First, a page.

A technology provider cannot magically acquire banking skills or be trusted with your or my money, at least beyond a point, says Govindraj Ethiraj.
Banking is first about trust and integrity and then about technology and the rest.
A few weeks ago, digital news website Medianama put out a report quoting mobile wallet company MobiKwik saying it was going to offer an annual “profit” of 6 per cent on users’ accounts whose balance was above Rs 5,000.
“We want to share our benefits with users to reward their loyalty and trust, thus are able to share this profit. This is not interest,” Medianama quoted the spokesperson as saying.
Moreover, the company would credit the amount to the user’s account on a monthly basis to incentivise the users.
This amazing sub-legal claim does not appear to have been questioned or challenged by anyone.
So I asked the Reserve Bank of India (RBI) whether there was any legitimacy in a 6 per cent “profit”, coming as it was from an organisation which is a non-bank (most generous definition) clearly trying to peddle a banking product or service.
The RBI spokesperson had this to say: “Mobile wallet companies are not permitted to mobilise funds/deposits by offering cashback in the nature of interest etc. To our knowledge the entity (Mobikwik) is no more allowing/offering such product.”
There is a larger problem. Of the many, mostly dud, ventures whose advertisements graced the front pages of newspapers in the last two years, the financial technology or fintech space appears to be the last bastion of hope for cowboy investors.
But this rising exuberance - nearly $1.2 billion invested in such companies last year - is worrying.
This is because unlike grocery delivery companies, fooling around with ordinary savers and their sentiments can have dangerous repercussions; more so in an emerging economy like India with an already frail banking system.
Remember how the microfinance companies went under when their funding tap closed?
Before I elaborate on the dangers, let me point out the positives as well.
Technology has a critical role to play in solving access and distribution challenges in the banking system, particularly through mobile phone enablement.
The challenges have arisen because of overzealous guidelines, a generational delay in effective computerisation and insufficient innovation even where it could have taken place.
For example, rigid know your customer (KYC) regulations have clearly inhibited the growth of the banking system.
Finally, it takes time to build a self-culture of transacting electronically, whether peer to peer or with a retailer of a product or service.
Here is where a new generation of start-ups combined smart technology and slick marketing to connect, for example, organised e-commerce to dispersed consumers.
Or rolled out aggregation services with inviting mobile and desktop interfaces helping you take loans or buy insurance policies.
But for all the lavishly funded cool technology wrapped in glitzy interfaces, many fintech companies are nothing but storefronts for products that are served by highly regulated entities, whether in retail loans, insurance or mutual fund products.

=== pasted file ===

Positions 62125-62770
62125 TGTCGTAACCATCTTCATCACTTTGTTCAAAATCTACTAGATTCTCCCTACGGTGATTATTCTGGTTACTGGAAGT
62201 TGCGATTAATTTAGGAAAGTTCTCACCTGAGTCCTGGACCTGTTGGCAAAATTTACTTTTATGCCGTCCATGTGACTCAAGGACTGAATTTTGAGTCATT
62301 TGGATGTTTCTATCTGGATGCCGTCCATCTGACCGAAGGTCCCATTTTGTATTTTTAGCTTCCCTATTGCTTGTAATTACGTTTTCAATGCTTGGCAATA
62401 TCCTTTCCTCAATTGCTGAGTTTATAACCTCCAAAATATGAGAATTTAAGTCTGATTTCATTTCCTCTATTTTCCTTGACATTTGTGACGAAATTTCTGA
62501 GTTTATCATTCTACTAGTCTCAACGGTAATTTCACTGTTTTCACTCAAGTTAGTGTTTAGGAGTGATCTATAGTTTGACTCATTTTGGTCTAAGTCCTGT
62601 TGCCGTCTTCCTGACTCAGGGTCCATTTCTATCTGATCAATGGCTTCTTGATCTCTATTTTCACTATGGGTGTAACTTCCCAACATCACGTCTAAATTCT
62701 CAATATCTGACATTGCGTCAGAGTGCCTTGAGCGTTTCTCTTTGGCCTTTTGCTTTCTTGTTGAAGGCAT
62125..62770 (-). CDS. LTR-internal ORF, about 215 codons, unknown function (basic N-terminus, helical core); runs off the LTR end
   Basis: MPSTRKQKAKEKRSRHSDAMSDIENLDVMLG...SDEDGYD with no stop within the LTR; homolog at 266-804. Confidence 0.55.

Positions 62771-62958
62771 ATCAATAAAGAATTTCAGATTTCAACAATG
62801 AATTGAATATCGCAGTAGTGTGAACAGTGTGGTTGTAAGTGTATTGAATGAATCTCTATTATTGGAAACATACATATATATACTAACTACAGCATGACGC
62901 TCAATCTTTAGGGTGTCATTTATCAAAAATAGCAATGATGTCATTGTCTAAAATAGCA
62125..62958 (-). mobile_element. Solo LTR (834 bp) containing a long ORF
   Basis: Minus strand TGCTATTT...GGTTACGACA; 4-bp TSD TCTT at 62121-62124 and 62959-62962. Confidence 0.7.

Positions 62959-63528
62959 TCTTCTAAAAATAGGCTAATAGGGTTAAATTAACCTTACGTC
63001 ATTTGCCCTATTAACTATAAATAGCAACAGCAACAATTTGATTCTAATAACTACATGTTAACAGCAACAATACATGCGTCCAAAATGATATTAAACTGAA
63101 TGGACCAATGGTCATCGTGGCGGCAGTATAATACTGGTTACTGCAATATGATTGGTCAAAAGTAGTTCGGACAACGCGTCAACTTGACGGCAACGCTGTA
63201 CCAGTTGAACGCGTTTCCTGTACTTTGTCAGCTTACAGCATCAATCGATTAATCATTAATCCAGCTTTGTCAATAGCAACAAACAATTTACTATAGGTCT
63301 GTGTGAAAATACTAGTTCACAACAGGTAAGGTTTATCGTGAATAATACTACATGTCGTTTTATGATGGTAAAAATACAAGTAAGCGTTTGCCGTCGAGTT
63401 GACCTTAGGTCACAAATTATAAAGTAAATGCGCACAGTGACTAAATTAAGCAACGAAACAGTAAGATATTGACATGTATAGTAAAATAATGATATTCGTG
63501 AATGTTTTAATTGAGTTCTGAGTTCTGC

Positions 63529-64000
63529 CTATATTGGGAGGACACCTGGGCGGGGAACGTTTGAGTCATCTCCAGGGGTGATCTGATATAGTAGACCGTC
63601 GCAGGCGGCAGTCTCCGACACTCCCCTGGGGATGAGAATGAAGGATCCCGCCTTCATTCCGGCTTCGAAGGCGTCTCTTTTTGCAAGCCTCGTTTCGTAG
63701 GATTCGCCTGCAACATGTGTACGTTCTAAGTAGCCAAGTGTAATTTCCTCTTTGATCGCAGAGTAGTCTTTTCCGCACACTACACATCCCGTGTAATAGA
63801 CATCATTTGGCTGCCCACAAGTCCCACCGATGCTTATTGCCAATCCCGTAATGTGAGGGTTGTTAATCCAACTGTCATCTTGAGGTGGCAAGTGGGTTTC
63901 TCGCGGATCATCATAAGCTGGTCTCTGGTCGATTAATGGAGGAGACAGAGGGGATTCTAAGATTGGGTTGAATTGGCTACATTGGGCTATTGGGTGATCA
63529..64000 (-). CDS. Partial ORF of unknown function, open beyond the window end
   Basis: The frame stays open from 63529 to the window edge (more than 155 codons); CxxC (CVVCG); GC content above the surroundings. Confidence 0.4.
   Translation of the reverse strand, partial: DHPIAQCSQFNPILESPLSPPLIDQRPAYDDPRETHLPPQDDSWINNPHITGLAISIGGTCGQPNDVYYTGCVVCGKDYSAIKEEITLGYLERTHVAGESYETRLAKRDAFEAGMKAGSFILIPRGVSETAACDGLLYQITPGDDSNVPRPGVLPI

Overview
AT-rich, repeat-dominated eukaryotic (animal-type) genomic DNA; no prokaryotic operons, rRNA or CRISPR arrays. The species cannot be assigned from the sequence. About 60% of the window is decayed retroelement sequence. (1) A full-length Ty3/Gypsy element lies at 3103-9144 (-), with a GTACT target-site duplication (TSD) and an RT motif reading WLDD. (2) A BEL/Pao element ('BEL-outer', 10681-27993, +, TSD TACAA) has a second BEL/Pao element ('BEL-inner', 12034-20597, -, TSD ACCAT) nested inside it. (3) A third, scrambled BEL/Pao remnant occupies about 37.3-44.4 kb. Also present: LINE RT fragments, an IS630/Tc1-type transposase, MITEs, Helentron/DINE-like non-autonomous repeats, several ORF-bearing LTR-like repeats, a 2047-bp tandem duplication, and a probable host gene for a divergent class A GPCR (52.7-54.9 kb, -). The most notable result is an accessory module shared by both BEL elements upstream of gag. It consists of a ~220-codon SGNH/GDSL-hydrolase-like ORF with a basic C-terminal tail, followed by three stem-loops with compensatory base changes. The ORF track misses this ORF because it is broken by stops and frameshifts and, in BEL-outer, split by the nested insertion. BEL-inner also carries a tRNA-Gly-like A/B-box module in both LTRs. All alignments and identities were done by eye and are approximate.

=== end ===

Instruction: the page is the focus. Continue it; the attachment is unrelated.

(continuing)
So what is the problem then?
Well, cowboy capital creates its own momentum.
With free flowing capital and the lure of a billion overnight consumers, the fintech start-ups (and their cheerleaders) feel they are rightly entitled to a piece of the banking system.
Or at least they act as such or will surely attempt to cut regulatory corners.
And why not, the public sector banks are making a mess of it anyway.
This is unwelcome for two different sets of reasons.
First, many of these products are fleeting.
Let me illustrate by quoting HDFC Bank CEO Aditya Puri in a recent Business Standard column.
Says Puri, “The so-called disruptions (in the banking space globally) were largely in four broad areas: faster loans (for example, loans.com); convenient payments on e-commerce (for example, Apple Pay); mobile-to-mobile payments substituting cash (for example, AliPay); remote advisory using analytics.”
According to him, all of them were not creating a bank, but riding “over the top” of the banking system.
The customer and the payment platform were that of the banks. “All they created were applications using networks and information to provide convenience at an attractive price point,” says Puri.
To sum up, a technology provider, however smart she might be, cannot magically acquire banking skills or be trusted with your or my money, at least beyond a point.
Which brings us to the second, more critical set of reasons, which is that at the core, banking is first about trust and integrity and then about technology and the rest.
It is about the trust of depositors and savers. It is also about the trust of a regulator that permits - and oversees - banks performing their traditional role of taking savings with an assurance that they will return the money the day the savers want it back.
Trust is another reason why the RBI takes its time over granting banking licences and turns down most aspirants knocking at its door.
Incidentally, for those who keep shouting on about the success of Kenya’s M-Pesa, you should also read about the continuing systemic concerns expressed by the Central Bank of Kenya about this model of payment systems. And the efforts being made to insulate it from risk.
The idea is not to belittle the role of technology in banking. We must welcome it with open arms.
And there is much to be done. We must equally remember that banking at the core is about protecting savings of ordinary people.
This is one reason why fintechs must be under double scrutiny and India’s financial system insulated from the machinations of reckless venture fund capital.
The author is founder, Ping Digital Broadcast.